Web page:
Introverts Don’t Make Good Pastors

Or, maybe they do.

  • I’m a pastor and an introvert.
  • I get energy from being alone.
  • Being with people for long periods of time drains me, although I  have strong people skills.
  • I love to read.
  • I go on silent retreats.
  • After church every Sunday I need to spend time without high people interaction.
  • Did I say I am an introvert?

Am I automatically disadvantaged as a pastor?

Do only the gregarious, back slapping pastors lead big churches?

Some  years ago I learned that my introversion offended a church leader where I once served. We held an overnight leadership retreat at a local retreat center. After the last session ended around nine, we provided snacks and games. At about ten, I went to bed as was my habit. Most of the other leaders stayed up past midnight. Had I stayed up with them, I would have been toast for the sessions to follow the next morning.

I learned months later that my leaving the group to go to bed offended him. He brought it up more than once. He was an extrovert and did not like me yielding to my introversion.

Should I have stayed up to “work the crowd?” Perhaps. But that incident illustrates the challenges introverts often face when they serve in ministry.

As I’ve pondered this issue more deeply, I read the book Quiet, the Power of Introverts that Can’t Stop Talking by Susan Cain, a great read. As an introvert, Susan presents a compelling case for the the power of introverts. If you are an introvert, you will feel affirmed if you read it.

Here’s a good article on introverts here.

If you are an introvert, what challenges have you experienced in ministry?

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5 thoughts on “Introverts Don’t Make Good Pastors”

  1. Great post! While you may know this, 75% of the general population are extroverts. From independent research I have done, 84% of pastors are extroverts. Not surprising, really.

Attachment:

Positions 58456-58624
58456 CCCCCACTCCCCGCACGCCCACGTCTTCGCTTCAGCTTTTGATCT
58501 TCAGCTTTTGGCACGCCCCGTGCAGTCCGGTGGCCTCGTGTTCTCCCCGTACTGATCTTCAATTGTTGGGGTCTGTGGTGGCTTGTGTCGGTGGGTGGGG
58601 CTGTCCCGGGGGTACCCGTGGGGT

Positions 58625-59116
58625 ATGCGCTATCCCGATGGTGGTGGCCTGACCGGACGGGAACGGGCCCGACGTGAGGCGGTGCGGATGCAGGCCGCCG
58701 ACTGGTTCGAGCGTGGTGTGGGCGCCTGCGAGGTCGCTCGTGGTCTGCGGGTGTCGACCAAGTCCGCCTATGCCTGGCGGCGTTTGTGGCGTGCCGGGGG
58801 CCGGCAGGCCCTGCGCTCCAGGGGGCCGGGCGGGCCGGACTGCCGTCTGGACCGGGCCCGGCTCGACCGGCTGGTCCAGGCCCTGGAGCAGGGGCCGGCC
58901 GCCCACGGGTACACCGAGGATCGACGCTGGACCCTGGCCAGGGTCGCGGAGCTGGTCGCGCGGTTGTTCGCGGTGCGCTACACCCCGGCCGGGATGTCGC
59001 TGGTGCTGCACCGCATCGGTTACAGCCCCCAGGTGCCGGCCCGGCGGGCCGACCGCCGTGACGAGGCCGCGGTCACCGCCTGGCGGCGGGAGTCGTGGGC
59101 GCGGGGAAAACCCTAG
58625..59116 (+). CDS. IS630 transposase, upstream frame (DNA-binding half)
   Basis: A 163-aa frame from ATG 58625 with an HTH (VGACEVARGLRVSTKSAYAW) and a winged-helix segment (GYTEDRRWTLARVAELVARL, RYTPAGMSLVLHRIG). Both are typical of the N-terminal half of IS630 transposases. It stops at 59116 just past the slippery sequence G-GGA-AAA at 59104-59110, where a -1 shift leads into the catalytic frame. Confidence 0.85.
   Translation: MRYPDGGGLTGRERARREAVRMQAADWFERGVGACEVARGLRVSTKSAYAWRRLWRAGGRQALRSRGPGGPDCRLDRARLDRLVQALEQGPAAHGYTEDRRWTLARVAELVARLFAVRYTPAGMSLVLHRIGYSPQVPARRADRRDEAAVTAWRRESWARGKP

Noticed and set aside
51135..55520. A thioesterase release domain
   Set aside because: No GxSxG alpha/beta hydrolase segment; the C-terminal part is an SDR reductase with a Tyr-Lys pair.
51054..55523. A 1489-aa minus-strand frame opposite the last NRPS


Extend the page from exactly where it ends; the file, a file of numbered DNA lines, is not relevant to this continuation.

Does that leave you and other introverts in deep trouble? No! A study of pastors who had lead their congregation in a turnaround from plateau or decline, found that extroversion was not a statistically significant difference. Of course, turnaround leadership is not the only thing that matters in ministry. It is not insignificant either.

    This is one example that introversion, while different, is not a deal-breaker in ministry. While I can’t verify this, I think many excellent preachers are introverts too.

  2. As an introvert I have a hard time making new friends because I already have a small group of close friends (what most introverts prefer). This is a sticking point for my board because I am not as evangelistic as they think I should be. They want me to be out meeting new people all the time. However, I find I’m most effective for the Kingdom when I’m helping people strengthen the faith they already have. Not that I ignore evangelism, I’ve just found that my gifts are not best used in that area.

  3. Pingback: Weekend Leadership Roundup - Hope's Reason

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